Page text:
People in the tech world LOVE the word “disruption” lately.
It’s funny, because the term was actually coined back in 1995 by Clayton Christensen in his classic book The Innovator’s Dilemma. Today, disruption is everyone’s favourite word in the tech world.
Yesterday I read the story about a company that has developed a homeopathic pill to ward off mosquitoes.
People are up in arms!
“There’s no way I’m swallowing a homeopathic pill to fight mosquitoes! Are you kidding?”
“Who knows! The side effects from the pill might be worse than West Nile Virus!”
(These are real comments by the way. As my mentor says, “you can’t make this stuff up.“)
The alternative is to continue lathering your skin with harmful liquids and chemicals from an aerosol can. But I digress.
This company’s sales, however, are going bonkers.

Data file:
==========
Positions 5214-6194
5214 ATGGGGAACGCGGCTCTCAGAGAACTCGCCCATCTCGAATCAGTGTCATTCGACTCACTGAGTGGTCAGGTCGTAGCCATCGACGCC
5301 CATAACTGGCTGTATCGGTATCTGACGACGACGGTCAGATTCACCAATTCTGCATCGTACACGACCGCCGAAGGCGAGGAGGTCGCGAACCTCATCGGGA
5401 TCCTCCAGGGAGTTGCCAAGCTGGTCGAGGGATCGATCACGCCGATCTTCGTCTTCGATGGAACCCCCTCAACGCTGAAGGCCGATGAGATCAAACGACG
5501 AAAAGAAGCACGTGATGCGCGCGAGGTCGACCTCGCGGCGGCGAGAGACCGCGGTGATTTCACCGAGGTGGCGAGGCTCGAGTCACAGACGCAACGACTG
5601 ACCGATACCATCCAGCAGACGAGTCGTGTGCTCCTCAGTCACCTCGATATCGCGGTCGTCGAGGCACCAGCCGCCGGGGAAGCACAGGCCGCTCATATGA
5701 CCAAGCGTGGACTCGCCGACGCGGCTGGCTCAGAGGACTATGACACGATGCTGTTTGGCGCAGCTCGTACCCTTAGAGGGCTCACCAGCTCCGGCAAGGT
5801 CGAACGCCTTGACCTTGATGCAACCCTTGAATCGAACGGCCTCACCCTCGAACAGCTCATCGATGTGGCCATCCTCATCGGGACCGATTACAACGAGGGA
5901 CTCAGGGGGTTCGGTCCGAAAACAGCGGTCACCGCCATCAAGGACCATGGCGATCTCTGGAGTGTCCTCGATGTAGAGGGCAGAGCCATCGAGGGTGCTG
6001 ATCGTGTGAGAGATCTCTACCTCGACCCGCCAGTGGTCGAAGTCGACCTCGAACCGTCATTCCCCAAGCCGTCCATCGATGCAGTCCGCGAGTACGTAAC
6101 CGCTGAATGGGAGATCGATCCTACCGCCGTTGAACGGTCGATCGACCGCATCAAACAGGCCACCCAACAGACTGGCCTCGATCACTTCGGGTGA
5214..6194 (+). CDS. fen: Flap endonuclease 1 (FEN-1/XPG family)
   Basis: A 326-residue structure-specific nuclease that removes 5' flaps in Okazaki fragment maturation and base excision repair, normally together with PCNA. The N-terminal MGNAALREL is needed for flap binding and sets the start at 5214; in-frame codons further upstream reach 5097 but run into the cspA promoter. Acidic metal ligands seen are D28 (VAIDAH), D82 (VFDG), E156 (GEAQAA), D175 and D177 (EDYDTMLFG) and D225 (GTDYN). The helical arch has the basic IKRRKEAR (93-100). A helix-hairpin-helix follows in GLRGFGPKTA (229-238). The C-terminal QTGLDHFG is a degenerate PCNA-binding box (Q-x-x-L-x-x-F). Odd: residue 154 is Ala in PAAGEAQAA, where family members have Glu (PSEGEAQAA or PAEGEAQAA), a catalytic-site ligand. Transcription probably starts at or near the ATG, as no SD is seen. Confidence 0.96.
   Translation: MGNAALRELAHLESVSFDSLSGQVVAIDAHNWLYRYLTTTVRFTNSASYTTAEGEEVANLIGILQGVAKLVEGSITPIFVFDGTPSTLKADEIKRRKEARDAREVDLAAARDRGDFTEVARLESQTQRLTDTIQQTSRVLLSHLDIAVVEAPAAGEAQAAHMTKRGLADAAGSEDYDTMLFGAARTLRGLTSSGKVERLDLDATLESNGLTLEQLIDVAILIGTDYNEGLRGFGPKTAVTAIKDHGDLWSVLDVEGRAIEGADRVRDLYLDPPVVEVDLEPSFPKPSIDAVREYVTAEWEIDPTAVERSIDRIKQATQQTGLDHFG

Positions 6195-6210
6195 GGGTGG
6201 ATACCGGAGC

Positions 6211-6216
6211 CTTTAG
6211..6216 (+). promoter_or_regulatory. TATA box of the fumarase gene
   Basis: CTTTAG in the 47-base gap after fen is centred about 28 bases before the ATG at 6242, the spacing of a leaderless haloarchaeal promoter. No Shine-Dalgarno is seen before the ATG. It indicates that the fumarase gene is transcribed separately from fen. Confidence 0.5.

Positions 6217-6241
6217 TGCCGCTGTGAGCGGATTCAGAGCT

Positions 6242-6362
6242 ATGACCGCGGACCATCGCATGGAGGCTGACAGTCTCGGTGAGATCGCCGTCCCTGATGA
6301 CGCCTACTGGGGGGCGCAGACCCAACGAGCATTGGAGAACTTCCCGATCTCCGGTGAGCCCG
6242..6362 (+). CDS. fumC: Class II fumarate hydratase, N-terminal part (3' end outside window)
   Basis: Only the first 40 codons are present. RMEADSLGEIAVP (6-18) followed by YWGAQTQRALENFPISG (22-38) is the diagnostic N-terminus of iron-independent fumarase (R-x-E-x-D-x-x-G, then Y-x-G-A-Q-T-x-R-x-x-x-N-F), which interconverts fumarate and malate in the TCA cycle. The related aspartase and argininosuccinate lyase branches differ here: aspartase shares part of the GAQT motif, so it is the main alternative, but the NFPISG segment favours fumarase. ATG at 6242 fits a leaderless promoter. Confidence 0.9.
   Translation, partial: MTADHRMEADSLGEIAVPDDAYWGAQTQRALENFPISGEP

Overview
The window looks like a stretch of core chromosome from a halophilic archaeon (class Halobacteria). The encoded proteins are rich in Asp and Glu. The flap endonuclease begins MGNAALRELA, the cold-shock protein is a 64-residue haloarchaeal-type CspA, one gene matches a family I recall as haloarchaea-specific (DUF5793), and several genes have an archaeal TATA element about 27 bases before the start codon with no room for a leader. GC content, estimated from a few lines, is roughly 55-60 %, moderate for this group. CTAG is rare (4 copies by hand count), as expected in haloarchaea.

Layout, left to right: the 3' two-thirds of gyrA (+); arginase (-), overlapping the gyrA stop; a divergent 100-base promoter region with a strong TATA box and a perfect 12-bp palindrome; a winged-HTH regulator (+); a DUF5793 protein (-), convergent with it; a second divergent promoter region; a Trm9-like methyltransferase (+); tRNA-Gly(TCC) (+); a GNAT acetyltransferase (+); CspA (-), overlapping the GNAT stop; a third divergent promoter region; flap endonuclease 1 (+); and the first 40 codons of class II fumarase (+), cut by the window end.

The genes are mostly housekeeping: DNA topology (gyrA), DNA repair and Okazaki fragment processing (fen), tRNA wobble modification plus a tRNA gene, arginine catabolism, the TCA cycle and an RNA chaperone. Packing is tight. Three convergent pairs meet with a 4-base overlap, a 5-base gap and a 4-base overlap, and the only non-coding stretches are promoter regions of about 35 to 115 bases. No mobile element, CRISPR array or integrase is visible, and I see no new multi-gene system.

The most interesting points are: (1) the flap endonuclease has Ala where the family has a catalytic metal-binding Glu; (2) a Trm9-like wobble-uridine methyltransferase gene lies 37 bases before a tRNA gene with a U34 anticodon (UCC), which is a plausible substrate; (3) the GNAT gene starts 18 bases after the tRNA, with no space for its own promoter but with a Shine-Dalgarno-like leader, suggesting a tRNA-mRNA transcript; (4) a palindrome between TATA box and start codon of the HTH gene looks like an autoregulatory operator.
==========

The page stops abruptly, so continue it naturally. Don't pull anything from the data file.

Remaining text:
This is disruptive change. It’s disruptive because it’s exciting, it’s risky, and it gets people all fired up. If you want to create something that’s enormously profitable, sometimes you have to get WAY outside the box.
Your startup isn’t disruptive because you say it is. Your new business model isn’t disruptive because you claim it to be so. Disruptive means dramatic change from the status-quo and the way things have always been done, by presenting a new and revolutionary way to do them. And then, and only then, the marketplace decides.